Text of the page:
What are Open Education Resources (OER)?

Published: Friday, March 1, 2024

By Jansher Saeed, Student Advocacy Support 


This year, Open Education (OE) Week takes place March 4-8th with on-campus programming highlighting faculty OE projects and resources.   

Open Education Resources (OER) are learning, teaching, and research materials available in any format or medium that reside in the public domain and are permitted for use free of charge. These resources can be repurposed, customised, adapted and redistributed by others while maintaining creative commons licensing. OERs can be a great alternative to traditional and costly textbooks, alleviating several affordability and accessibility barriers for students’ access to education.   

These resources can take various forms including lecture notes, specific course content, audio and video, tutorials, textbooks, extended reality such as AI simulations, software, websites, and games – all available to use free of charge.  

Students may have encountered OER in previous courses as several UW faculty members have developed their own OER projects tailored to courses they teach. Political Science professor Dr. Cattapan, in collaboration with students, has designed the Welcome to Canadian Politics OER – a site designed to provide clear and accessible information on the Canadian political system. Barbara Forest, one of the first UW instructors involved in the process of offering online courses, has designed OER course notes and lectures for MATH 137 and 138. Sociology professor Dr. Aurini is currently designing a free to use Introduction to Sociology textbook offered via eCampus online.   

Anyone is able to produce and share their own OER through softwares and platforms such as eCampus Ontario and OER Commons. Effective OER are developed based on the following 5 R’s of openness:   

  1. Retain – the ability to own your own copy of the resource(s)  
  2. Revise – edit, adapt and modify your copy of the resource   
  3. Remix – combine the original resource with other materials   
  4. Reuse – use and share your copy of the resource publicly   
  5. Redistribute – share the original or your own revised or remixed copy free of charge   

Additionally, it is important to note that many OER undergo a rigorous peer review process.   

Why should students advocate for OER?   


Since 1977, textbook prices in Canada have increased over 1000%, leading students to spend between $800 and $1000 a year on textbooks. OER are a cost-effective alternative to traditional textbook-oriented courses.   

Improved Learning Experience

Student performance in courses that implement OER are generally more favourable compared to courses that rely on traditional textbook content. Students tend to have better grades, lower failure rates, and lower withdrawal rates. OER can also be tailored to meet the specific needs and interests of students and courses, making for an engaging and unique learning experience.    


OER are often more accessible for students with learning disabilities or visual impairments. OER can be adapted to include accessible fonts, audio playback, and can be made available in various file formats.   

Inclusivity and Diversity

OER are recognized to broaden research visibility, bring greater transparency to research processes, minimise research duplication, and accelerate further research. Through OER, content can be customised to bring forward a diverse range of voices, research, and epistemologies, allowing for a much more holistic and inclusive student learning experience.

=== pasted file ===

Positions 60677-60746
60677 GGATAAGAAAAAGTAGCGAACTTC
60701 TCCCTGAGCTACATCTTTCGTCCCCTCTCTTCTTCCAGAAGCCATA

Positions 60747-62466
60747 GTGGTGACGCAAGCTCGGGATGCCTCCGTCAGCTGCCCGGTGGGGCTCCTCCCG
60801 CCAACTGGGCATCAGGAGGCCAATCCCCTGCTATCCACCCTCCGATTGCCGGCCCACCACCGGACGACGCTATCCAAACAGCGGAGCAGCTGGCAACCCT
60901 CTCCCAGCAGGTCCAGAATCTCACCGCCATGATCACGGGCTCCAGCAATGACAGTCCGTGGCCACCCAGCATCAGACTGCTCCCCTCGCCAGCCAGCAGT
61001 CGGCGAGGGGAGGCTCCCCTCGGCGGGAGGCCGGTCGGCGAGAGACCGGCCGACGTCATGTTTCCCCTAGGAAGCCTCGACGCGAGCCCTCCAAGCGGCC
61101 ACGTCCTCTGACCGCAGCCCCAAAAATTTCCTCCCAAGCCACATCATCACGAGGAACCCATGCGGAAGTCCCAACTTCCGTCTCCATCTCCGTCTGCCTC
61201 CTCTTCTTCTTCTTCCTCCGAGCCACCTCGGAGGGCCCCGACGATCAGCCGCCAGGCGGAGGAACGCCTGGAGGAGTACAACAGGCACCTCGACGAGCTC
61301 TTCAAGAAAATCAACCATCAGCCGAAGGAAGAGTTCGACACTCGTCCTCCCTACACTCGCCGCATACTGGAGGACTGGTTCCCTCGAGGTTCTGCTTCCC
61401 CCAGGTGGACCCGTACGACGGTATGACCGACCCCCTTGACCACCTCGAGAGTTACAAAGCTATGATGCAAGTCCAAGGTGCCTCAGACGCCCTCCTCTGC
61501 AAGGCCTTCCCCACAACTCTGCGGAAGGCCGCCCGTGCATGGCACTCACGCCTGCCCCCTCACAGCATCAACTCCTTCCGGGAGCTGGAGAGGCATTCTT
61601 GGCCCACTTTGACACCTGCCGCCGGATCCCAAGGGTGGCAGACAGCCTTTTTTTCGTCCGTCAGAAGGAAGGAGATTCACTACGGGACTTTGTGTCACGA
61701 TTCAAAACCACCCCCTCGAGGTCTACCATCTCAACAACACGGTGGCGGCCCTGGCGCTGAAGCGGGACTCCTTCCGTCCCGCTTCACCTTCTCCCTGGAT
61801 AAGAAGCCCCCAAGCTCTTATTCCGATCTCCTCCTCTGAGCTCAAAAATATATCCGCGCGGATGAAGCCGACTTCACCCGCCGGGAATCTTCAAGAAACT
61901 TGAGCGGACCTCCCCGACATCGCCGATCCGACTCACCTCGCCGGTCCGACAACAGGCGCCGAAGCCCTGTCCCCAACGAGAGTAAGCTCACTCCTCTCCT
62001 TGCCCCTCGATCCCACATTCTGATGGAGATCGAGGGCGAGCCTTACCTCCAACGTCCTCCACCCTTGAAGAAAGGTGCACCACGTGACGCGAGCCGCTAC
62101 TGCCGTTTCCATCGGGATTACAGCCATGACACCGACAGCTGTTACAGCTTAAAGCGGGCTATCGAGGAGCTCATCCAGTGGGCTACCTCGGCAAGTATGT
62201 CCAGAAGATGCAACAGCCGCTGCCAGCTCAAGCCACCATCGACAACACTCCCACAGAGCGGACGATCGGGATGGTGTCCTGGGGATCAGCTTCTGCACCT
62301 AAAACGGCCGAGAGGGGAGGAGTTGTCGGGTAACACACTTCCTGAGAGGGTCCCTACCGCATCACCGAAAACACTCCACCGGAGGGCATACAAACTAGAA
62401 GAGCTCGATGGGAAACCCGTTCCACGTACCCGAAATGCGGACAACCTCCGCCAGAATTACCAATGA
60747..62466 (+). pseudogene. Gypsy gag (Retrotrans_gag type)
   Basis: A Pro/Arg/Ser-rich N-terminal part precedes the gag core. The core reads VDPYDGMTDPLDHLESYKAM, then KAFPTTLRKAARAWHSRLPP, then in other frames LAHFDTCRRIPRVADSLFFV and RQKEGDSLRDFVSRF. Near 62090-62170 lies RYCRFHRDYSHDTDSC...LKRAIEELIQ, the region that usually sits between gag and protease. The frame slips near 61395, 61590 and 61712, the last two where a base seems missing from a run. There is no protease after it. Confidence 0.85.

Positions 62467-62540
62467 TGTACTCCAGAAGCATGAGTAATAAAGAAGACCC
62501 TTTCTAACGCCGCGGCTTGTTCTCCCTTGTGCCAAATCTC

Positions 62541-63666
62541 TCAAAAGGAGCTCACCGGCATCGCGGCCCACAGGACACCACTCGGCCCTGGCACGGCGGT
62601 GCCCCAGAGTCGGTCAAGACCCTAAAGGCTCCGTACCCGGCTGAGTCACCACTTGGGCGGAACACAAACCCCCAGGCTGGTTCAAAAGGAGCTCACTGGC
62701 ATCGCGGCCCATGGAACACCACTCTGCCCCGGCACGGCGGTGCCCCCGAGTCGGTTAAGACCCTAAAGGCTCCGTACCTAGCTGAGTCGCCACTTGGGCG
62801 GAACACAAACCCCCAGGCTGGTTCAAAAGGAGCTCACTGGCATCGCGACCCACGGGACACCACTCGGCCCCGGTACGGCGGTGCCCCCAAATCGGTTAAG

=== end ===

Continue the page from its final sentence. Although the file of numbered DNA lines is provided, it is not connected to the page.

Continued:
OER Advocacy Resources   


OER Repositories and Additional Resources   

  • UWSpace – The University of Waterloo’s repository for research produced by faculty, students and staff.  
  • eCampus Ontario – Pressbooks and H5P for educators who want to create and upload OER.  
  • Open Textbook Library  – Well-known OER repository supported by the Open Education Network.   
  • BC Open Collection – British Columbia’s highly-esteemed and large collection of OER repositories.   
  • Merlot – Well-known OER repository with a thorough peer-review process.  
  • OER Commons  – Resource for building and publishing OER resources.   


Cuttler, C. (2019). Students’ Use and Percep tions of the Relevance and Quality of Open Textbooks Compared to Traditional Textbooks in Online and Traditional Classroom Environments. Psychology Learning & Teaching, 18(1), 65-83. Retrieved from https://doi.org/10.1177/1475725718811300   

Ontario Council of University Libraries (OCUL). (2017). Open educational resources white paper. Retrieved from https://www.ocul.on.ca/sites/default/files/2017-11-17%20no.%2002.12.01.%20OER%20white%20paper%20for%20Directors%20Nov%202017.pdf   

Rix, J. (2019). Educational materials beyond textbooks: Learning in the 21st Century. CASA. Retrieved from https://d3n8a8pro7vhmx.cloudfront.net/casaacae/pages/2887/attachments/original/1547493199/Educational-Materials.pdf?1547493199   

UNESCO. (2019). Recommendation on Open Educational Resources (OER). Retrieved from https://www.unesco.org/en/legal-affairs/recommendation-open-educational-resources-oer   

Wiley, D. (n.d.) “Defining the “Open” in Open Content and Open Educational Resources.” Creative Commons Attribution 4.0 licence, retrieved February 27, 2023, from http://opencontent.org/definition/   

York University. (2018, February 15). A primer on Open Education, its history and benefits – YFile. YFile. Retrieved February 25, 2024, from https://yfile.news.yorku.ca/2018/02/15/a-primer-on-open-education-its-history-and-benefits/   


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